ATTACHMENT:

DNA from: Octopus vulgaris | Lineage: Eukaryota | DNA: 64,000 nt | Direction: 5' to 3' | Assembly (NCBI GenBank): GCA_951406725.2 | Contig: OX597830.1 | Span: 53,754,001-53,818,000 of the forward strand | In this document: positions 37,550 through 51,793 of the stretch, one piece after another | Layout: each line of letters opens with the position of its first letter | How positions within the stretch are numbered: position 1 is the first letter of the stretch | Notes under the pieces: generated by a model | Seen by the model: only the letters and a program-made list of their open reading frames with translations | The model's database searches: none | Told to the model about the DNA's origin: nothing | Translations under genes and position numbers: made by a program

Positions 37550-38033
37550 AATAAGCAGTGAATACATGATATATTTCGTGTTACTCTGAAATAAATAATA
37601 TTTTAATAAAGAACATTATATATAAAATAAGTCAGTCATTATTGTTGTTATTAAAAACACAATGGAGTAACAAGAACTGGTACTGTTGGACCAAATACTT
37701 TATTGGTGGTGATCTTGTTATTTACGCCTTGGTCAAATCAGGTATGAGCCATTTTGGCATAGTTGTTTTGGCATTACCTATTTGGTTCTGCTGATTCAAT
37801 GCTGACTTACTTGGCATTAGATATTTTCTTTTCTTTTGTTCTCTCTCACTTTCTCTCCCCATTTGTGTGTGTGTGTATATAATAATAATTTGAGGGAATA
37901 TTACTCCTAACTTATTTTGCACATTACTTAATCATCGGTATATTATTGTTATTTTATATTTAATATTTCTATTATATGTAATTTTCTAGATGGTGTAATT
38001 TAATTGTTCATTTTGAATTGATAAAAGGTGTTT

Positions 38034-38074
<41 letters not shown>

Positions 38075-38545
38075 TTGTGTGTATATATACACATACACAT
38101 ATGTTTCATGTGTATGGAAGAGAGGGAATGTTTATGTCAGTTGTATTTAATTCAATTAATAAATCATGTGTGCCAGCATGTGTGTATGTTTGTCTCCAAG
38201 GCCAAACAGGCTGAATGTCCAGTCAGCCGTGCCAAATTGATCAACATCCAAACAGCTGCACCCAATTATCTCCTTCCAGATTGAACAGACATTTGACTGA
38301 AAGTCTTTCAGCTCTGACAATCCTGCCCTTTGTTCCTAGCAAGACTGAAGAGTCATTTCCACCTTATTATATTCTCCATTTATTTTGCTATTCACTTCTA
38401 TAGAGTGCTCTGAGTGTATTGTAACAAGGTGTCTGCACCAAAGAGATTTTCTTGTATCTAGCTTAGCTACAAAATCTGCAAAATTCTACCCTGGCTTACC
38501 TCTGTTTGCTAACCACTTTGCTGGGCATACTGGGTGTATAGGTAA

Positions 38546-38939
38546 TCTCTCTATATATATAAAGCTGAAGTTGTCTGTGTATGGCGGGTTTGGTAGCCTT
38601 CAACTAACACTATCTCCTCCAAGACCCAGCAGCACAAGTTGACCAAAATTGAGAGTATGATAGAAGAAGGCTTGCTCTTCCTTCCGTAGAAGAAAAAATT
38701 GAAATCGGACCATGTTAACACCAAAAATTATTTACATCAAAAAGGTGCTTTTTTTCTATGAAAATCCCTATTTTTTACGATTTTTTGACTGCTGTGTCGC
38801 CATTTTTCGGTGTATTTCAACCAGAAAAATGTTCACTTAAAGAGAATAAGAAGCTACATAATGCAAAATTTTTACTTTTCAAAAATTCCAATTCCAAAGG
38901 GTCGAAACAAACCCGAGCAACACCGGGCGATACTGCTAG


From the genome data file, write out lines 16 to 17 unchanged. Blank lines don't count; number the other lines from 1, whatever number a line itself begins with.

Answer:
38401 TAGAGTGCTCTGAGTGTATTGTAACAAGGTGTCTGCACCAAAGAGATTTTCTTGTATCTAGCTTAGCTACAAAATCTGCAAAATTCTACCCTGGCTTACC
38501 TCTGTTTGCTAACCACTTTGCTGGGCATACTGGGTGTATAGGTAA